Chuck Bonner – Chuck is a Kansas native, born and raised in the central and western parts of the state. His passion for art and fossil hunting was inherited from his parents. Chuck attended Fort Hays State University, where he received a Bachelor’s Degree in Art and a Master’s Degree in Painting. His art has been featured all over central and western Kansas, including murals at Fort Hays State University and the Ellis County Historical Museum. Chuck and his wife, Barbara Shelton, currently operate the Keystone Gallery, which is a combination of an art gallery, fossil museum, and gift shop. For more information about Chuck Bonner, the Keystone Gallery and his artwork, visit his website at keystonegallery.com
Ray Troll – Ray is known for his unique style of blending art and science, drawing his inspiration from extensive fieldwork and the latest scientific discoveries. Ray earned a Bachelor of Arts degree from Bethany College in Lindsborg, Kansas, in 1977, and a Master’s Degree in studio arts from Washington State University in 1981. After he graduated, he moved to Tongass Narrows in Ketchikan, Alaska. From there, his artwork grew in popularity, eventually earning him an honorary Doctorate in Fine Arts from the University of Alaska-Southeast. Ray’s art has been featured in museums, books, and magazines. Some of his most recent works include Cruisin’ the Fossil Freeway with Dr. Kirk Johnson; a mural for the University of Washington called Fishes of the Salish Sea; an exhibit at the Pacific Grove Museum of Natural History entitled, The Blue Seas, Green Seas; a traveling museum show called Buzz Saw Sharks of Long Ago; and his collaboration with Chuck Bonner in The Prairie Ocean: Long Time No Sea. For more information about Ray Troll, his artwork, and his exhibits, visit his website at trollart.com
Jun 1, 2016 through Aug 31, 2016
John Agnew is an artist of the natural world. One of his favorite subject groups is Crocodilians; the crocodiles, alligators, caimans and gharials of the world. While Agnew works in a variety of media, he most often portrays crocs in scratchboard, using needles and other metal tools to scrape through a layer of dried black ink to expose an under-layer of white clay. This medium is well suited to the textures and detail of the artist’s prehistoric subjects. Crocodilians are the last of the giant reptiles that survived the great extinction of the dinosaurs 65 million years ago, and a window into the past. While the appearance of a man-eating croc can inspire fear in humans, their appearance in scratchboards of a master like John Agnew can transform this fearsome predator into a subject of unspeakable beauty.
Apr 8, 2016 through Aug 21, 2016
Merging the work of scientists and paleoartists from around the world, the exhibit reconstructs the world of Archaeopterx. This famous feathered dinosaur has intrigued scientists for more than 150 years and helped establish the link between reptiles and birds. The exhibit includes casts & actual fossils of several Archaeopteryx, plants, and other animals exquisitely preserved in Germany’s famous Solnhofen limestone. It also includes more than 50 pieces of original artwork, murals, sculptures, video interviews, interactive components, and more. Explore the intersection of art and science—six renowned paleoartists provide a glimpse into their studios and practices as they bring this iconic “missing link” back to life.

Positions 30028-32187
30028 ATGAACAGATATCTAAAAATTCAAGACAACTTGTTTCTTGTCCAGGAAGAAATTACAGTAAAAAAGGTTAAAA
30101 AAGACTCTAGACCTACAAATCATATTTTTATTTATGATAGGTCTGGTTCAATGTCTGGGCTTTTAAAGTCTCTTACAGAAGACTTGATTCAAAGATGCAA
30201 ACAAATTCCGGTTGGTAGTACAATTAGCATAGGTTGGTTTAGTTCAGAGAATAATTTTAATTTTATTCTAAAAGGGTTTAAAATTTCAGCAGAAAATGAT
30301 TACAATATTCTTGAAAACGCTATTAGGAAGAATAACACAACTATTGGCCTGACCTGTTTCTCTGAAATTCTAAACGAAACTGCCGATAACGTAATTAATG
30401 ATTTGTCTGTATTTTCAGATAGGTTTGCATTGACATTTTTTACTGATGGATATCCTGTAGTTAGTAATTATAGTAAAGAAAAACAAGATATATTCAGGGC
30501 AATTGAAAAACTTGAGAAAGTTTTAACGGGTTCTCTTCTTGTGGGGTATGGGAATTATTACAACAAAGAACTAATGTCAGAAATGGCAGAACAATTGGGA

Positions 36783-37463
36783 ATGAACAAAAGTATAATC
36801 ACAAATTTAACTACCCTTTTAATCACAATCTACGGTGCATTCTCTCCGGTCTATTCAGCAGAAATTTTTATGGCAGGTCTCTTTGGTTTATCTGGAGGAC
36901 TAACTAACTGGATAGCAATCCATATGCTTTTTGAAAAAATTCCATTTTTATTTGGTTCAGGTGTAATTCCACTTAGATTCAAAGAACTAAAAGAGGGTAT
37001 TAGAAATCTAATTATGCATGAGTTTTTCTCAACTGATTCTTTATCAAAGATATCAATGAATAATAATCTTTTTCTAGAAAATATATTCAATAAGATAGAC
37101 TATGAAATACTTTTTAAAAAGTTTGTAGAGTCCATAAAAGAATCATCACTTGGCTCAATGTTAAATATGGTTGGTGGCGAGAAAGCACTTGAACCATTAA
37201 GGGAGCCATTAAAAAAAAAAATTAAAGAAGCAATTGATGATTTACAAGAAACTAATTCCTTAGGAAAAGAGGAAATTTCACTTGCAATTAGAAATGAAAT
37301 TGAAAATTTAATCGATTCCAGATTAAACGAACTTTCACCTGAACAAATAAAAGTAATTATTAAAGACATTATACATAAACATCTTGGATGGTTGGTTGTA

June 1,2016 through August 31,2016
This traveling exhibition of animal and natural history art is comprised of a range of sculptures, etchings, and drawings. Sandy Scott received her formal art training at the Kansas City Art Institute and later worked as an animation background artist for the motion picture industry. She turned her attention to etchings and printmaking in the 1970’s and to sculpture in the 1980’s.
June 17-September 25th
Stanley Meltzoff (1917-2006) called himself a picture maker and fish painter, but he was more than just any fish painter. He was the first artist to realistically portray marlin, bluefish, striped bass and other major game fish species in their natural habitats and is considered the master of the genre.
Born in New York City, Meltzoff received a classical education in the arts before joining The Stars and Stripes Army newspaper as an illustrator during World War II. Meltzoff paintings have graced the covers of Field & Stream, Scientific American, The Saturday Evening Post and countless other publications. When his artistic career as a narrative illustrator waned due to the growing popularity of photography, film and video, he created a second career beginning in the 1960s and continuing until the end of his life that combined his artistic skill with his interest in diving and spearfishing. His research – in fish stalking, rigging, tethering, tanking, and freezing – enlightened his art, which brings to life the undersea world that few experience so vividly.